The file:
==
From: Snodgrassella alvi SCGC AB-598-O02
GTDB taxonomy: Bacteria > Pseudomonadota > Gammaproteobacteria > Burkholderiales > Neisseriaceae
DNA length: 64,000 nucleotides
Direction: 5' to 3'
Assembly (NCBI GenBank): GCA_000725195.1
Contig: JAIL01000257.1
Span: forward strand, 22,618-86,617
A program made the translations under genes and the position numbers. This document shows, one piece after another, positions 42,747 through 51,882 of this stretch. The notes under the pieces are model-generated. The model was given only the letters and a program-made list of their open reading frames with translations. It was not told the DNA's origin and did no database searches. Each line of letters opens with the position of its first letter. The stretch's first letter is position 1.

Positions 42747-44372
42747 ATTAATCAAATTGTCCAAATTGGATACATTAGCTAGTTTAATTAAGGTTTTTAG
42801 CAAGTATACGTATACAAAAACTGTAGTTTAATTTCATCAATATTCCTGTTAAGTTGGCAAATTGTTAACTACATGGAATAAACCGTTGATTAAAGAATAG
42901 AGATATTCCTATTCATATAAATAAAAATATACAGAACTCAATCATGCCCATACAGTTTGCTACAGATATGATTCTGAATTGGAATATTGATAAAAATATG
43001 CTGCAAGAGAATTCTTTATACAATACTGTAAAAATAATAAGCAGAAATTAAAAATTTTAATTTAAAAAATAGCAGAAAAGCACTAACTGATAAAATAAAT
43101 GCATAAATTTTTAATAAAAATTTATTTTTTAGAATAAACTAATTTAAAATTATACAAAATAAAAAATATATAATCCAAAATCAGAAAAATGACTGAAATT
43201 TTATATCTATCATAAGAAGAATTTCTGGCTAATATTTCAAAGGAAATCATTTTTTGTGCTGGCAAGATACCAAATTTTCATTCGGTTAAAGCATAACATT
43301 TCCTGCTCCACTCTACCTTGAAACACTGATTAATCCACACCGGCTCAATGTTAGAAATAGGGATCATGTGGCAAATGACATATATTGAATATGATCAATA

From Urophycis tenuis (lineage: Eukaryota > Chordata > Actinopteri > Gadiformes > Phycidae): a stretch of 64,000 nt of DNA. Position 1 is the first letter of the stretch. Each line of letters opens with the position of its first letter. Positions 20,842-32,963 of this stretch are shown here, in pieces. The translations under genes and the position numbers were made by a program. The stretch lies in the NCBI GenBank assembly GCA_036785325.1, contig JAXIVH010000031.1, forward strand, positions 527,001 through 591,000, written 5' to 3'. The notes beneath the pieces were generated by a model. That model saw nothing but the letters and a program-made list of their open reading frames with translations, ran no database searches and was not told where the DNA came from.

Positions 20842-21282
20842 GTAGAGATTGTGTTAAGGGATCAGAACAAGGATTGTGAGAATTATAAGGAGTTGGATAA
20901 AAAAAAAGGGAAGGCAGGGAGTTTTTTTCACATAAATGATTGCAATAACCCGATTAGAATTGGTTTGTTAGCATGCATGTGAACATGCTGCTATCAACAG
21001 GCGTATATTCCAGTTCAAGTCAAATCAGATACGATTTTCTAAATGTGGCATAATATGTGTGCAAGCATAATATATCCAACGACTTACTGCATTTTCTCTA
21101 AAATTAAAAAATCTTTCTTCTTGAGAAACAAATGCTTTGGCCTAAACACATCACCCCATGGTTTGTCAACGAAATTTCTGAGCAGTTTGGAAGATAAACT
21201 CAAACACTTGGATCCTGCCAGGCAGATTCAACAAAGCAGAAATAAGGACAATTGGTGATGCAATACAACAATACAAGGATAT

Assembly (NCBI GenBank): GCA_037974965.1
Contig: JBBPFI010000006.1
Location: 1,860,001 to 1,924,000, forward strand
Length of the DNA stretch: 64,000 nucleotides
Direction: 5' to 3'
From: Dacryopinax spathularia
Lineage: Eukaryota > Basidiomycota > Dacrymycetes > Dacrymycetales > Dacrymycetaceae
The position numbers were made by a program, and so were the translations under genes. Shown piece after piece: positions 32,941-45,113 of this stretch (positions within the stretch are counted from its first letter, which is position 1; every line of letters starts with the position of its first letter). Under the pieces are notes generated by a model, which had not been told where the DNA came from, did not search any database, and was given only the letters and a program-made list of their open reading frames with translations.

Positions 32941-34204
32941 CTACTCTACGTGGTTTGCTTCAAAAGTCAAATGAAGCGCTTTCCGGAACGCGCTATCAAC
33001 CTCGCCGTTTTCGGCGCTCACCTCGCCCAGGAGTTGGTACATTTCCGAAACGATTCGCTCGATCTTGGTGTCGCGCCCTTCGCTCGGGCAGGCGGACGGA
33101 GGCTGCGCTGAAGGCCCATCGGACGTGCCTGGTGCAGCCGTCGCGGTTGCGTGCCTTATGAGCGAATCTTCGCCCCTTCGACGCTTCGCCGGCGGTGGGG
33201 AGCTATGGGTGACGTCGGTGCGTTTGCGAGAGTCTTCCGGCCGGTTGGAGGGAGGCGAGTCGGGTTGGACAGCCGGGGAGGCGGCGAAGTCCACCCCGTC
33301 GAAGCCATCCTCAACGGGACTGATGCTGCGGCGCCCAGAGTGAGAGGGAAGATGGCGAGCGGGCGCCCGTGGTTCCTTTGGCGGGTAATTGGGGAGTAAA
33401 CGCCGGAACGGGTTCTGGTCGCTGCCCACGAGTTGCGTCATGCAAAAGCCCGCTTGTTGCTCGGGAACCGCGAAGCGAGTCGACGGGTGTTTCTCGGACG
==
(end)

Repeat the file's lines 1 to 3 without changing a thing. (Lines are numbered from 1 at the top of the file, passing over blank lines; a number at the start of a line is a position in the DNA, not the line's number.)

From: Snodgrassella alvi SCGC AB-598-O02
GTDB taxonomy: Bacteria > Pseudomonadota > Gammaproteobacteria > Burkholderiales > Neisseriaceae
DNA length: 64,000 nucleotides